Amazon employees in the US will be closely monitored in the future and may be penalized if they do not spend enough time in the office. The company will keep track of how often they log onto the business floor. This is evident from an email some of them received this week.
In the email, it was seen by financial timesAmong other things, he stated that some employees “do not currently live up to expectations of being in the office with their colleagues at least three days a week.” These employees have reportedly come into the office less than three times a week for five or more of the past eight weeks.
Amazon will monitor its employees by tracking how often they log in from any site. It is unclear how violators of the new rules will eventually be “punished”. The company declined to comment.
The vast majority of American tech workers have been working from home since the coronavirus pandemic, including Amazon employees. A survey by research firm Morning Consult found that about 22 percent of tech workers worked (partly) from home before the pandemic began; It is now at least 85 percent. Three out of five employees aren’t motivated to work full time in the office (again), according to the same survey.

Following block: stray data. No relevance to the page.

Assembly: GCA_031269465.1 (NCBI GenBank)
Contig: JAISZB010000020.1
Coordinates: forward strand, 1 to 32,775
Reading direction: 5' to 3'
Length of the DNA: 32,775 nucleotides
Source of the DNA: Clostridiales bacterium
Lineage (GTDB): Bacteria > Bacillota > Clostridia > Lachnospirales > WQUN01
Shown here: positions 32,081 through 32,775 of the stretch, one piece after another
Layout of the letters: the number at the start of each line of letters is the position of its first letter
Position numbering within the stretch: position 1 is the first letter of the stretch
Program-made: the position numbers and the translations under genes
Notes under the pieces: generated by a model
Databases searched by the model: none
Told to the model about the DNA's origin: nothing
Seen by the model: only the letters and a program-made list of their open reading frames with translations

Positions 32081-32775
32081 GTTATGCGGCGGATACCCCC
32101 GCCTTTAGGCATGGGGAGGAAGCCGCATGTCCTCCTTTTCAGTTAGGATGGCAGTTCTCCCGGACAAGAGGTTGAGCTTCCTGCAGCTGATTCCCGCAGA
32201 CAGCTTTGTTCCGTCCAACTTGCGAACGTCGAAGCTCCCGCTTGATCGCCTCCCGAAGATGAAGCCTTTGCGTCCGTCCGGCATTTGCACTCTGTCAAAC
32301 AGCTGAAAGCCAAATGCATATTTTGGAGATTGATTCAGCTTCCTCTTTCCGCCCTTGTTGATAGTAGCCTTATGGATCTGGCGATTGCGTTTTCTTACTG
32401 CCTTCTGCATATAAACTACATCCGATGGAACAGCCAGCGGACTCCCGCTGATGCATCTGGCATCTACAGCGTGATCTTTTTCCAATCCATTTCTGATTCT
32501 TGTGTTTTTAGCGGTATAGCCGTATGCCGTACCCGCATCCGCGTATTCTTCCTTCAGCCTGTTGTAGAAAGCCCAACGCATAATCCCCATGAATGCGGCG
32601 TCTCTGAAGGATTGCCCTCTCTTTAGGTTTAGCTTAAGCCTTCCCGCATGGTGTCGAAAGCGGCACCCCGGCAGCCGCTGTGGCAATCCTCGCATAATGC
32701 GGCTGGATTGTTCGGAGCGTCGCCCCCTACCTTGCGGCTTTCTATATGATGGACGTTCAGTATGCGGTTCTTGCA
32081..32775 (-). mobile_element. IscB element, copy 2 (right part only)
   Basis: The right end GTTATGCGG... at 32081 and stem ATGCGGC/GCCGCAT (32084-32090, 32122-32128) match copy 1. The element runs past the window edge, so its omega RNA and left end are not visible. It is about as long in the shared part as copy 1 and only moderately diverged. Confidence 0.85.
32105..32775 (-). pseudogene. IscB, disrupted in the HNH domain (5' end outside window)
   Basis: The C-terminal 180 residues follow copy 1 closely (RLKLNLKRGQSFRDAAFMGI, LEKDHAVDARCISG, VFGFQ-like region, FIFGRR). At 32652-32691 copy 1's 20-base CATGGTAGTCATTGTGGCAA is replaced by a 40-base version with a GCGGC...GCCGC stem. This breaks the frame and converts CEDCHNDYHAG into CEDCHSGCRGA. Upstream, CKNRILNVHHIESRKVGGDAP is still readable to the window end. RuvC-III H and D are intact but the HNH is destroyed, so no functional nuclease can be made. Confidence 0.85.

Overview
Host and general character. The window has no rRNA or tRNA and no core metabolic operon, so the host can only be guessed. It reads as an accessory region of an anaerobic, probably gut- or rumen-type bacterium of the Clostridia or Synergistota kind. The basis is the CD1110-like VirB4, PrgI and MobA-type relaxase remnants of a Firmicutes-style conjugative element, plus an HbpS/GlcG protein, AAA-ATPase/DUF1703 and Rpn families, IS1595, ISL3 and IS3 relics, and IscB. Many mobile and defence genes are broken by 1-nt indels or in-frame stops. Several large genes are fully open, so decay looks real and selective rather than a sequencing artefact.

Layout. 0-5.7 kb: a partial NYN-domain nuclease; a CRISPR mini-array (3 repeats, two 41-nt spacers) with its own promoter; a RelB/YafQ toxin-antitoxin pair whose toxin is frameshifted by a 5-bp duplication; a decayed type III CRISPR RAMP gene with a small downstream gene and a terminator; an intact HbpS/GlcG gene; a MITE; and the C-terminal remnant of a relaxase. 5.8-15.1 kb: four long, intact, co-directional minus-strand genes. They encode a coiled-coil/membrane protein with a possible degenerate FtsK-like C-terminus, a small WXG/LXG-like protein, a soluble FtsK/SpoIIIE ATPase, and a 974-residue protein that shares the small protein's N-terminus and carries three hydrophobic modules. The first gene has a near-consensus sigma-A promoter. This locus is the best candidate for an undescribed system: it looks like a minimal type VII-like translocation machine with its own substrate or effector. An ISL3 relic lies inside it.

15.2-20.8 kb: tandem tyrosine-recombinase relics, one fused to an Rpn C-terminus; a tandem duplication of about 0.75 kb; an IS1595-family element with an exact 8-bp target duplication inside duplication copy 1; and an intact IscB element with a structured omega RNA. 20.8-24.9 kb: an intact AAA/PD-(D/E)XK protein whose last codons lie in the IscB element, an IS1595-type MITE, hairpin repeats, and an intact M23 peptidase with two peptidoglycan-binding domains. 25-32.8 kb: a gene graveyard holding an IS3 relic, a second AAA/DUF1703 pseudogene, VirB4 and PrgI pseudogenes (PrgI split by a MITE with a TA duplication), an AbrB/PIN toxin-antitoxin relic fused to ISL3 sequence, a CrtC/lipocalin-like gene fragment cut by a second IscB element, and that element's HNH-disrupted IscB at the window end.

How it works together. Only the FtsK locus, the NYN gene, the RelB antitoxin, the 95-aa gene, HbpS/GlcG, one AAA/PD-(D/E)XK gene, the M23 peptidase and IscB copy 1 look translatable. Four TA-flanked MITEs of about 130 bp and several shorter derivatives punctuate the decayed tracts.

Amazon isn’t the first major tech company to force employees to go back to their desks. In March, Apple threatened penalties if employees failed to show up regularly. Elon Musk, the head of X (ex-Twitter), also recently demanded that his employees return to their physical workplace full time.
Companies offering such penalty schemes can usually count on a lot of resistance from employees. For example, Amazon employees already went on strike in June after taking the first measures to get employees back to their offices. The latest email from the US tech giant’s board of directors has caused further controversy. “Is this meant to scare people?” It was shared in an internal WhatsApp chat for employees.
The growing need for tech workers to work from home is in direct conflict with the ambitions of the tech hub of Silicon Valley, home to giants like Google, Meta, and Apple. In the fifties and sixties of the last century, billions were invested in the construction of a huge campus, which was to serve as an inspiring meeting place for employees. More and more technology companies yearn for these days. However, according to US unions, forcing employees to return to the office is counterproductive and will only boost the work-from-home movement.
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